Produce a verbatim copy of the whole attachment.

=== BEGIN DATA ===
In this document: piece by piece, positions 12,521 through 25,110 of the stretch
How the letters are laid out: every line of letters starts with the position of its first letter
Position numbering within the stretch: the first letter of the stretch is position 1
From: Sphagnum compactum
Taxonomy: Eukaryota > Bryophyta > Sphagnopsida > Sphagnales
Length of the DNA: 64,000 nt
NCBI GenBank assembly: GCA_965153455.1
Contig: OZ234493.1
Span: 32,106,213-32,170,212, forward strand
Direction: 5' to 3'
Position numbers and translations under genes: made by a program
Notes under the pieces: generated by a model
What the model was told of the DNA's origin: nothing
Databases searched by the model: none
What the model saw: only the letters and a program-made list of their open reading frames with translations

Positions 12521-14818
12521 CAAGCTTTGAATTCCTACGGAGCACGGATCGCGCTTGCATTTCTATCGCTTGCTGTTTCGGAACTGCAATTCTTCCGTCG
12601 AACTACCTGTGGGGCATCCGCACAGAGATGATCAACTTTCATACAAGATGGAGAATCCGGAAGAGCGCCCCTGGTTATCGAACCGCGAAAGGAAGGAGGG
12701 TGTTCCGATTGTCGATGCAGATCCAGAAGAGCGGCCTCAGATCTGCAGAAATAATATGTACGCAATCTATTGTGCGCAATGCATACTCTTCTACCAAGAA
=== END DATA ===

In this document: piece by piece, positions 12,521 through 25,110 of the stretch
How the letters are laid out: every line of letters starts with the position of its first letter
Position numbering within the stretch: the first letter of the stretch is position 1
From: Sphagnum compactum
Taxonomy: Eukaryota > Bryophyta > Sphagnopsida > Sphagnales
Length of the DNA: 64,000 nt
NCBI GenBank assembly: GCA_965153455.1
Contig: OZ234493.1
Span: 32,106,213-32,170,212, forward strand
Direction: 5' to 3'
Position numbers and translations under genes: made by a program
Notes under the pieces: generated by a model
What the model was told of the DNA's origin: nothing
Databases searched by the model: none
What the model saw: only the letters and a program-made list of their open reading frames with translations

Positions 12521-14818
12521 CAAGCTTTGAATTCCTACGGAGCACGGATCGCGCTTGCATTTCTATCGCTTGCTGTTTCGGAACTGCAATTCTTCCGTCG
12601 AACTACCTGTGGGGCATCCGCACAGAGATGATCAACTTTCATACAAGATGGAGAATCCGGAAGAGCGCCCCTGGTTATCGAACCGCGAAAGGAAGGAGGG
12701 TGTTCCGATTGTCGATGCAGATCCAGAAGAGCGGCCTCAGATCTGCAGAAATAATATGTACGCAATCTATTGTGCGCAATGCATACTCTTCTACCAAGAA